Last year, I wrote about a 60 Minutes segment that investigated disability fraud. It was an amazing thing to watch, because in the old days, the show went after powerful people. Now it is primarily a rage program. It ought to be on Fox News. The segment focused on poor people living in economically devastated areas using the program to make ends meet. Certainly we don’t want them doing this but it is a sign of the desperation of the times. But apparently the oligarch apologists can’t be bothered to do stories about government officials at every level doing everything they can to stifle the economy.
I noted at the time that the bad thing about the fraud hysteria is that by making it harder to get disability, more people who ought to get it will be denied. So just how big a problem is disability fraud? According to Associated Press, there has been $2 billion of fraud in the last seven years. That sounds like a lot of money, but it really isn’t. Dean Baker noted this morning that it represents just over 0.2% of the entire outlay of benefits.
Conservatives, of course, will claim that no level of fraud is acceptable. But that’s just stupid. There will always be crime — the vast majority of it never solved. Does that mean we should just stop living? Baker pointed out that it would make no sense to spend $10 billion to stop $2 billion in fraud. As long as fraud is minor, it is acceptable.
One of the annoying things about these reports is that they imply that such fraud doesn’t exist in the “perfect” private sector. But that just isn’t true. According to Blue Cross Blue Shield, fraud may cost the healthcare industry $200 billion per year. This number is almost certainly greatly inflated. But it shows that the private sector deals with fraud and some level of fraud is acceptable. It is all about the costs of fighting it.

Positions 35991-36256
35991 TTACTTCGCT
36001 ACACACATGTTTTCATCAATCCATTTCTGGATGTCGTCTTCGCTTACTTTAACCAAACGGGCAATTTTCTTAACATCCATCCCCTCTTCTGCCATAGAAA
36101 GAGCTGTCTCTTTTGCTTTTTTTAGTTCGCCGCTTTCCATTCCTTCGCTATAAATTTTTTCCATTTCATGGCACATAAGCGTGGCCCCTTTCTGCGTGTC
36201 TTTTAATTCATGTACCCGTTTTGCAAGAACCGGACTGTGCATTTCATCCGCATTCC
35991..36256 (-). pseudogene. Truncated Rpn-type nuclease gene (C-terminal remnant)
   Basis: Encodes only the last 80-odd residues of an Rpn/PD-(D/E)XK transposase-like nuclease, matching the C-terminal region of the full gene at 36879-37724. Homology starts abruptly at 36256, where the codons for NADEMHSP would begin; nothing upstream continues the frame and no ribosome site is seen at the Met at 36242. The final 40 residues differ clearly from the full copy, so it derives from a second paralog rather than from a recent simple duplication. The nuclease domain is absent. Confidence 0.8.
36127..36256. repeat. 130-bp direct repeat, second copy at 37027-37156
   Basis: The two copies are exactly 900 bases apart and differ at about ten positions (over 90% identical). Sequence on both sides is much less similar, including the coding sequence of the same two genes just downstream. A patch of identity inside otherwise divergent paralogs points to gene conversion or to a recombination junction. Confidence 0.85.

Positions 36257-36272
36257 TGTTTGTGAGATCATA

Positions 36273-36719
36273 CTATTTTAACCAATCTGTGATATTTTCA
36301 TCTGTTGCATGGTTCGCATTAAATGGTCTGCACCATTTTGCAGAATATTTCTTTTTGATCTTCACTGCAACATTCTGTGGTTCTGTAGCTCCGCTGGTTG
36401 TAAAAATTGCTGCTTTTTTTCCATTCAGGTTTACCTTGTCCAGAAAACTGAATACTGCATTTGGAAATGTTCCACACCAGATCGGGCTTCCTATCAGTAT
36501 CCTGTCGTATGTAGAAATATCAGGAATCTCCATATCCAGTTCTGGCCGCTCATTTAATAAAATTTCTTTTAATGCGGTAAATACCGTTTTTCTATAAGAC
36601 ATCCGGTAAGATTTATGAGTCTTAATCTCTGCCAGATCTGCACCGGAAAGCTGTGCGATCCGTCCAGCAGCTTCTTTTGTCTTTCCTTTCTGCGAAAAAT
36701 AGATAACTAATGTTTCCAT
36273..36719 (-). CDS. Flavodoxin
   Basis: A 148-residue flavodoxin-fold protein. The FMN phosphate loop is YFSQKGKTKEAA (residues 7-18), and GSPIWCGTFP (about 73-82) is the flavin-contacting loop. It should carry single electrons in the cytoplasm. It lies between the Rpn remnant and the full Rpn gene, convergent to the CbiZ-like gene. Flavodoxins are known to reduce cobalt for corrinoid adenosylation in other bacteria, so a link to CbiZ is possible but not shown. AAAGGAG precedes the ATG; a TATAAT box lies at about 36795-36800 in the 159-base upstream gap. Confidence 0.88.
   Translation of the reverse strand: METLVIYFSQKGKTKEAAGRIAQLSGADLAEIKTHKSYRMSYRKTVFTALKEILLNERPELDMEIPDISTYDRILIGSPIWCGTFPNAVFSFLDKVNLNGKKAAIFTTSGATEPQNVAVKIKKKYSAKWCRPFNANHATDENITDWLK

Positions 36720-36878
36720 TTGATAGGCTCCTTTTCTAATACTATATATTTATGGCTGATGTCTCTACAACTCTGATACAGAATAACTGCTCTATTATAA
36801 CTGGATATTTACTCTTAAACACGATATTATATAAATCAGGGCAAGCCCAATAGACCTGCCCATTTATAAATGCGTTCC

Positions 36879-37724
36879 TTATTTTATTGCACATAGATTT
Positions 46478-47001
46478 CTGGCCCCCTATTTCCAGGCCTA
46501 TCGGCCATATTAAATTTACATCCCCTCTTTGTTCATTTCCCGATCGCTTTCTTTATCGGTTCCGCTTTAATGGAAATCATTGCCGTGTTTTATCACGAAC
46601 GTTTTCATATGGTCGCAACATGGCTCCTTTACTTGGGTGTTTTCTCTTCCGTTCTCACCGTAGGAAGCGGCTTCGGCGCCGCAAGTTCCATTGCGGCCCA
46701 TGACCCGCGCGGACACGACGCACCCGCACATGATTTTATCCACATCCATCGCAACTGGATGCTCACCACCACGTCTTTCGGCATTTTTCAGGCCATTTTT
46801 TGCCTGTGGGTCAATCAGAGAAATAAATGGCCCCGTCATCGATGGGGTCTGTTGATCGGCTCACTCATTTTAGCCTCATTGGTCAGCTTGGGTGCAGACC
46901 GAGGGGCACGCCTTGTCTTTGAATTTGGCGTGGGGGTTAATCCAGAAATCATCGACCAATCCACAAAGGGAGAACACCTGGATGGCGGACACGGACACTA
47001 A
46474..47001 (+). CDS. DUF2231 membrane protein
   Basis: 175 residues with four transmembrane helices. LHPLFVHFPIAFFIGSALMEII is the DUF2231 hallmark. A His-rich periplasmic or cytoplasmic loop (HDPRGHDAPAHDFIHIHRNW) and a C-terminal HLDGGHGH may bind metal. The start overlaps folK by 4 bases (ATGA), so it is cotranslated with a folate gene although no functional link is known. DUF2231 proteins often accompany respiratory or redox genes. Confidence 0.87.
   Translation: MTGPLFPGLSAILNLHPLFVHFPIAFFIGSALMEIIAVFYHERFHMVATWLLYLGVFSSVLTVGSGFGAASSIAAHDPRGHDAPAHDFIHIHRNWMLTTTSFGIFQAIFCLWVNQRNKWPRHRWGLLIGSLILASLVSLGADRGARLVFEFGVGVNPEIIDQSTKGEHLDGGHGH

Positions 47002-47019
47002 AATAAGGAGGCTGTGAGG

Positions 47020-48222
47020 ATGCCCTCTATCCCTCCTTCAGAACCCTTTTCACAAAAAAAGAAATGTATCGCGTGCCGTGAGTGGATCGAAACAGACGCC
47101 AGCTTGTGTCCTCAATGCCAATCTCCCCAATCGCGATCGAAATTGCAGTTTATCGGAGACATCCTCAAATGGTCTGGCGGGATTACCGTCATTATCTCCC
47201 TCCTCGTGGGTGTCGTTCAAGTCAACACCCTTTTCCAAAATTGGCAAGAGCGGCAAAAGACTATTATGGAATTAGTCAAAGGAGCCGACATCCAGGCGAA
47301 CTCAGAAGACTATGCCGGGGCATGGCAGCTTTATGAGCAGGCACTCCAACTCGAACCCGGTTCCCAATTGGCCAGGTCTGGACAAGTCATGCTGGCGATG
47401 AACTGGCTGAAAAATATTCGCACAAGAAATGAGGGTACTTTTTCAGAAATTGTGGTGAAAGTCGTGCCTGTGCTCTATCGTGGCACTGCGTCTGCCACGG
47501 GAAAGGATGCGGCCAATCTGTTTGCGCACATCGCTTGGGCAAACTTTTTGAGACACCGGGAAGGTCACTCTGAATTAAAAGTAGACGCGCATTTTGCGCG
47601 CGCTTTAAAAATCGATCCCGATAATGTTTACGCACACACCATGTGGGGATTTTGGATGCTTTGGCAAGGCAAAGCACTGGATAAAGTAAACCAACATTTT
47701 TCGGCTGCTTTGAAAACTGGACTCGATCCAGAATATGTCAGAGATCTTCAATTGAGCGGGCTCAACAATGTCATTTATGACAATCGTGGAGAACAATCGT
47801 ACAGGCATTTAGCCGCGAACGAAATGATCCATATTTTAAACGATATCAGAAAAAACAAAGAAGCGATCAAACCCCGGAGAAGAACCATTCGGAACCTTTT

Another example is shoplifting at Walmart. The company supposedly loses $3 billion per year from theft. They do what they can to minimize theft. But what they don’t do is try to completely eliminate it. They could, for example, require that everyone leaving the store submit to a strip-search. Clearly that would be both effective in eliminating theft and catastrophic to the company’s bottom line.
But none of this kind of reasoning seems to come up in discussions about fraud in government programs. Part of the problem is that private companies don’t make that big a deal out of the theft that effects them. But more important, when it is the government, the press makes it out as a big deal. You know: because it is our money that is getting stolen. But that’s also true of private sector healthcare fraud and shoplifting at Walmart. That theft causes prices to go up. So this razor focus on the minor imperfections of government programs is just an anti-government double standard.
Dean Baker is right that Associated Press never would have written such a story with the relative values. “Disability Program Defrauded of 0.2% of Outlays” just isn’t an exciting headline. But it’s another matter with, “IG: $2B in Disability Claims Approved by Mistake.” As noted, that $2 billion figure is for seven years, so even it is deceptive. Why not a big headline, “Walmart Losses $21 Billion to Theft Increasing Price of Toilet Paper”?
What’s most frustrating is that the article is presented as simple objective reporting. But it is rich in political significance. Like the 60 Minutes segment last year, the implication is that the disability program is rotten to the core. But neither report made any mention of the size of the program nor the relative size of the problem. Although the reporters involved probably have little idea, they are working as propagandists for anti-government activists who want to destroy the program for entirely different reasons.
And the result will be that poor people get harmed. According to the Associated Press article, “The average monthly benefit for a disabled worker is $1,146.” This is from a media establishment that can’t get worked up about billions of dollars in fraud committed by the world’s largest banks. But when a poor person is getting less than $14,000 per year, well, that’s an outrage!